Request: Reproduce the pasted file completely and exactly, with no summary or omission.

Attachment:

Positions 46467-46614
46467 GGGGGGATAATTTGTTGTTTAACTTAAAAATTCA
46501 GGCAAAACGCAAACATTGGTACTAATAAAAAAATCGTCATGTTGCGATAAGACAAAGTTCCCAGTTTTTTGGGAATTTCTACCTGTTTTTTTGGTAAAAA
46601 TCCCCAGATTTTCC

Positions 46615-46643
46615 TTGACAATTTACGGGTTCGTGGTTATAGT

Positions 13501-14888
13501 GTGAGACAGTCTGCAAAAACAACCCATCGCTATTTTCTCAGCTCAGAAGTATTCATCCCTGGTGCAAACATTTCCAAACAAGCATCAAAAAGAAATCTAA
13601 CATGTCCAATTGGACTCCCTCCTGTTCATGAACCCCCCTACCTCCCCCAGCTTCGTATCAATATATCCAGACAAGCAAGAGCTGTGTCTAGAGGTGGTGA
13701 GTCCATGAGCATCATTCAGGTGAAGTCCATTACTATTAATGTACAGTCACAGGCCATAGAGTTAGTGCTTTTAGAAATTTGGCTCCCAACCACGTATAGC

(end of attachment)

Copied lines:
Positions 46467-46614
46467 GGGGGGATAATTTGTTGTTTAACTTAAAAATTCA
46501 GGCAAAACGCAAACATTGGTACTAATAAAAAAATCGTCATGTTGCGATAAGACAAAGTTCCCAGTTTTTTGGGAATTTCTACCTGTTTTTTTGGTAAAAA
46601 TCCCCAGATTTTCC

Positions 46615-46643
46615 TTGACAATTTACGGGTTCGTGGTTATAGT

Positions 13501-14888
13501 GTGAGACAGTCTGCAAAAACAACCCATCGCTATTTTCTCAGCTCAGAAGTATTCATCCCTGGTGCAAACATTTCCAAACAAGCATCAAAAAGAAATCTAA
13601 CATGTCCAATTGGACTCCCTCCTGTTCATGAACCCCCCTACCTCCCCCAGCTTCGTATCAATATATCCAGACAAGCAAGAGCTGTGTCTAGAGGTGGTGA
13701 GTCCATGAGCATCATTCAGGTGAAGTCCATTACTATTAATGTACAGTCACAGGCCATAGAGTTAGTGCTTTTAGAAATTTGGCTCCCAACCACGTATAGC